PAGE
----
Please Help!: Deleted my OS X partition and now I can't boot to my install DVD

Discussion in 'MacBook Pro' started by eonxl, Jul 20, 2012.

  1. eonxl macrumors newbie

    Jul 20, 2012
    Hi! I posted this over on the Apple support forums but haven't gotten much help. It's kind of a strange problem but maybe someone has come across something similar? Thanks for any help or ideas!
    Hopefully someone can help me with this because I'm completely at the end of my wits!

    I recently decided to clean up my mac by upgrading my OS X Tiger partition to Lion and my Windows Vista partition to Windows 7.

    Initially, I didn't realize I needed to upgrade from Tiger to Snow Leopard before I could install Lion, so I put in my Lion DVD and booted into the install menu, but when I tried to install it over the top of Tiger it gave me an error. I didn't realize what was wrong (now I realize you can't intall Lion on top of Tiger but the error message doesn't say anything about that). So, what I did is, still in the Lion Boot menu, I went into the Disk Utility and decided to erase my mac partition and try a clean install.

    That didn't work either, and so then I decided to just go back to Tiger -- but this is where I ran into my problem.

    Then I think I did something stupid. I decided to upgrade my Windows partition first, but instead of installing my new version of windows over my old Bootcamp partition, I instead installed it to the partition that used to be my TIger partition. So, essentially I now had two bootcamp partitions. My thought was that I could then just copy over my essential files from my old windows partition to my new one before wiping it and re-installing OS X to my old Windows partition.

    I think this was a mistake because now I've found that I can't get my mac to boot using an OS X install DVD -- neither my original Tiger discs nor the Lion disc that I used to erase my partition in the first place.

    I'm also no longer able to see my bootable partitions by holding down the "option" key when booting. I also can't put my Macbook into Target Disk Mode either. If I try any of these things all it does is hang on the boot until I reset it by hitting the power button. All of this was working fine before I went through the above process.

    There is nothing wrong with my hard disk because I currently have two Windows partitions and they are working perfectly.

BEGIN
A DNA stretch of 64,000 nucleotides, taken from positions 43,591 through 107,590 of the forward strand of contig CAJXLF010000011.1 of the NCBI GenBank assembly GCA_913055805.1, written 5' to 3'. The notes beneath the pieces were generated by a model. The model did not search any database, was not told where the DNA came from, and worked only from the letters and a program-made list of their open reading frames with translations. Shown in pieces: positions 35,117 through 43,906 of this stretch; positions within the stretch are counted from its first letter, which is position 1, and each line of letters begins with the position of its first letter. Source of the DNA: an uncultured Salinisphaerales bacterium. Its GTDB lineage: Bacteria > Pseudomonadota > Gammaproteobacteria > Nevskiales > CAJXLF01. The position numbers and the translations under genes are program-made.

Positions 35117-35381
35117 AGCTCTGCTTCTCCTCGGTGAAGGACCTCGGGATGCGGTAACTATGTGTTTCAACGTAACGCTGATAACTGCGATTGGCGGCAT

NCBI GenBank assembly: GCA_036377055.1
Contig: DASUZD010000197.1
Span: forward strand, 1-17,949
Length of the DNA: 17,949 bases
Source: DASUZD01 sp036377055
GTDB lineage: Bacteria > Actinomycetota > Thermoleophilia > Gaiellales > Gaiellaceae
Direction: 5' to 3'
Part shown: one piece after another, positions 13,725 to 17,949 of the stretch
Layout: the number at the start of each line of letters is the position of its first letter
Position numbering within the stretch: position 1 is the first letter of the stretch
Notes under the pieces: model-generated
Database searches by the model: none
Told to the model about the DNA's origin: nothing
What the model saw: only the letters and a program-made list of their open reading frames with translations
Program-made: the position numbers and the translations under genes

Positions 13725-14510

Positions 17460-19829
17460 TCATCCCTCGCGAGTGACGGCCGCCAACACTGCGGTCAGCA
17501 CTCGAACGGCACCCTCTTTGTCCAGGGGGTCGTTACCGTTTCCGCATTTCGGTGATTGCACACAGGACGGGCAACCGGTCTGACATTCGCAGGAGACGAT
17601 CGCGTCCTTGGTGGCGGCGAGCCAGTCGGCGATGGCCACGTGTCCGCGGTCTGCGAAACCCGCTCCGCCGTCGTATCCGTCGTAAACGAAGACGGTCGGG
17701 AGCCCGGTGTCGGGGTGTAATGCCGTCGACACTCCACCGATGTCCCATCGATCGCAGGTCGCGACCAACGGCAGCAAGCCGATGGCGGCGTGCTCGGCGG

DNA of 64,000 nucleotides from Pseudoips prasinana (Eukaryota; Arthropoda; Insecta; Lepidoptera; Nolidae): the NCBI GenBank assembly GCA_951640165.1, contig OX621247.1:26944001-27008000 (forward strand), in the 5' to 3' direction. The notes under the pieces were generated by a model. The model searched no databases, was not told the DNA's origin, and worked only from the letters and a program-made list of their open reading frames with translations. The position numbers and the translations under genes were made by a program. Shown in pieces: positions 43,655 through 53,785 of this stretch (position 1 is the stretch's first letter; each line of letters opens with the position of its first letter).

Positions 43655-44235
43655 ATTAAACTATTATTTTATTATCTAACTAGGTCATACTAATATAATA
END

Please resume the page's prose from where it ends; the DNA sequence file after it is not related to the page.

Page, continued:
It's almost like I've accidently deleted some bios-level operational data that usually allows you to boot to an install DVD or boot to Target Disk Mode.

    I've had macs for a long time and never had this problem before -- unless it was a hard disk or memory issue, but, as I said before, I don't think that can be the case because my windows partitions are working perfectly.

    I apologize for the long-winded description but I always figure it's better to be as detailed as possible if you expect someone else to help you solve a problem.

    My advanced thanks for any help you can give! I'll be checking this hourly, so let me know if there is any other information that would help!


    P.S. Just a couple of misc info that might help:

    1. Without being able to go into my "About this Mac" menu I can't remember exactly what model my Macbook Pro is, but I believe it's 2nd or 3rd generation Macbook Pro. I think I bought it in 2008...? I believe it's a Core 2 Duo.
    2. Windows is telling me that I have 3 Gigs of RAM (although I thought I had four...)
    3. Finally, my internal superdrive died years ago, so I'm using a USB DVD drive to boot OS X from. I've used this external drive to install OS X before though, so I don't think it is the problem.

    Thanks again!
  2. Crisis, Jul 20, 2012
    Last edited: Jul 20, 2012

    Crisis macrumors member

    Jul 19, 2012
    This is a really tough problem. One thing I am sure about is that you installed a 32 bit Windows, which supports a highest 3 gigs of ram.

    And I remembered a video that a guy replace the optical drive and hard disk of a MBP with two brand new SSDs, and successfully booted by this:

    Maybe this tool can help you. Since in that video the two SSDs are completely empty, this tool boot your computer regardless the condition of your hard disk.

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